A concrete suggestion of procedure was offered by Bishop Nowicki, 63, speaking in the name of the Polish bishops present at the council. He said, “A procedure could be that national conferences of bishops would be notified of a bishop’s condition and he would then be under obligation to resign if there were a majority vote of the national conference.”

Abbot Gavazzi suggested adoption for bishops of the procedure followed by the Sacred Congregation of Religious in dealing with an incapacitated abbot:

“He (the retiring abbot) is given a coadjutor with the right of succession, and this coadjutor is provided with full power in spiritual and temporal matters. The incumbent abbot receives all honors due to his position. But the coadjutor is unhampered in the necessary administration of his community. This solves the difficult problem of resignation.”

Those not in favor of a set retirement age for bishops were led by Fernando Cardinal Cento, the Major Penitentiary, who is 80. He was joined by Archbishop Michele Gonzi of Malta; Bishop Albert de Vito, OFM Cap., of Lucknow, India; Archabbot Benedict Reetz, OSB, of Beuron, Germany; and Bishop Peregrin de la Fuente, OP, Prelate Nullius of the Batan and Babuyan Islands in the Philippines.

Cardinal Cento said: “One consideration which often dissuades an aged or ailing bishop from resigning is consideration for his material needs. Some may fear that resignation will leave them with no place to go and no means of support. This situation could be provided for if a common fund were set up by the bishops of the world to be a source of pensions for retired bishops. The organization and maintenance of such a fund would be an effective manifestation of the collegiality of the episcopal body.”

According to Archbishop Gonzi, 78, “many persons feel that imposing an obligatory retirement age on bishops would put them in the same category as civil service officials. This would be an affront to their dignity.”

“Residential bishops should never be forced to resign,” 54-year-old Bishop de Vito said flatly. “If Bishops can be forced to resign, then they are much worse off than irremovable pastors.”

Archabbot Reetz said that there is a “quasi-marital bond” between bishops and their dioceses and abbots and their communities, both of which are consecrated for life. This principle, he said, should be enunciated clearly in the schema.

Bishop de la Fuente, 64, complained that the text “fails to make any provision for bishops expelled from their dioceses.” He urged that such prelates be “either made auxiliaries of large dioceses or assigned to some other suitable office.”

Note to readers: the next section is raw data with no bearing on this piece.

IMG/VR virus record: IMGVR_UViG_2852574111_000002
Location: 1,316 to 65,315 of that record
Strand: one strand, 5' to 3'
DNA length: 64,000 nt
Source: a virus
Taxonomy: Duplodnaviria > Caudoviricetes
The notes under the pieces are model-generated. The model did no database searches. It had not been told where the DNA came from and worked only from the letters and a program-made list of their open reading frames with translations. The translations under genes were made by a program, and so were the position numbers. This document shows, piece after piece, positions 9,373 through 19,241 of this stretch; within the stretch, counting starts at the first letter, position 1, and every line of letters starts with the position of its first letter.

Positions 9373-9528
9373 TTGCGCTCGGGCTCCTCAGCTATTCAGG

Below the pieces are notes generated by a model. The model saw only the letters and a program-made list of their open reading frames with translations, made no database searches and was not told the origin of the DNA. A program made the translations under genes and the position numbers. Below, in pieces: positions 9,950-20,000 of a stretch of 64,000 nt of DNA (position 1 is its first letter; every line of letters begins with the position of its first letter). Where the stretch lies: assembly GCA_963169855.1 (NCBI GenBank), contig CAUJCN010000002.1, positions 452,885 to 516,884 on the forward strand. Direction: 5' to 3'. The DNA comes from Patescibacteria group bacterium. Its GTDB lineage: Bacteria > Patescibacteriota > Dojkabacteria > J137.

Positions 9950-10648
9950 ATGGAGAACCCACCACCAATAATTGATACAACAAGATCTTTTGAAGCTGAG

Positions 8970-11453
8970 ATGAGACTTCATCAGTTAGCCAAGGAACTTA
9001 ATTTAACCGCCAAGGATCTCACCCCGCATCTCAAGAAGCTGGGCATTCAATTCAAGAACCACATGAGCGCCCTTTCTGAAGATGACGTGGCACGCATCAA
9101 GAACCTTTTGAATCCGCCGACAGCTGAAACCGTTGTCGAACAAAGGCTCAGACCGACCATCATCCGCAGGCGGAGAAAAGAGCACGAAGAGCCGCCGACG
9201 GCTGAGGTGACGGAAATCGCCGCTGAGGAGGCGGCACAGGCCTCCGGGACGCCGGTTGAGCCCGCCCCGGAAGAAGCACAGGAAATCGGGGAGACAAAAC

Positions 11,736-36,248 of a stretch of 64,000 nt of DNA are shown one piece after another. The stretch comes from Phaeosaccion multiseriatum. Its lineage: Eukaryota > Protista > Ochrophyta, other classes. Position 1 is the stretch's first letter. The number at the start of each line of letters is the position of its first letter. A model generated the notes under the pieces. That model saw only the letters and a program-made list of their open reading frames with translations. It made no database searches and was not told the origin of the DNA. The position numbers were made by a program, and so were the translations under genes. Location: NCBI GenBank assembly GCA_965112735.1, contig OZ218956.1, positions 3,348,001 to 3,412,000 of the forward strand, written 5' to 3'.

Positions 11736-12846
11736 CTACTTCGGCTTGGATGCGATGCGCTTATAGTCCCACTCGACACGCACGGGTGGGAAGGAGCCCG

Here in brief is the gist of the remaining speeches: Bishop Johannes Pohlschneider of Aachen, Germany, urged that the relationship between residential bishops and their auxiliaries be marked by a mutual spirit of honesty and charity.

Bishop Jacinto Argaya of Mondonedo-Ferrol, Spain, complained about the system — not familiar in the United States — under which the canons of the diocesan cathedral elect the temporary administrator of the diocese when the Ordinary dies.

Coadjutor Bishop Antonine Caillot of Evreux, France, opposed the appointment of non-residential bishops to titular sees — ancient Catholic dioceses which are now extinct. He labeled the system unrealistic and “ecumenically offensive,” since many titular Sees are actually held by non-Catholic prelates. Bishop Caillot is titular bishop of Bonomia, ancient town in Lacia, which is the modem city of Vidin in Bulgaria, the seat of an Orthodox metropolitan.

Bishop Carlos de Mello, OFM, of Palmas, Brazil, asked for more detail on the relationships between individual bishops and national episcopal conferences.

In the course of the assembly, the council Fathers were given copies of the amended schema on communications media with the instructions that it would be subject to final approval by means of two votes: One on the introduction and first chapter, and the other on the second chapter. These votes were to be cast Thursday, Nov. 14.

A reliable source reported that the documents on communications media and the liturgy would be promulgated on Saturday, Nov. 30.

At the end of the morning’s session it was announced that the council Fathers were to be asked to vote on Tuesday, Nov. 12, on whether or not to refer chapter five of the schema on bishops to the new Commission for the Revision of Canon Law.

It was explained that this chapter, dealing with erection of parishes and determination of parish boundaries, appeared to be too detailed to be discussed on the council floor.

It was anticipated that both the amended schema on communications media and the proposed deferral of the fifth chapter of the schema on bishops would be passed without significant opposition.

Msgr. James I. Tucek
NCWC News Rome bureau chief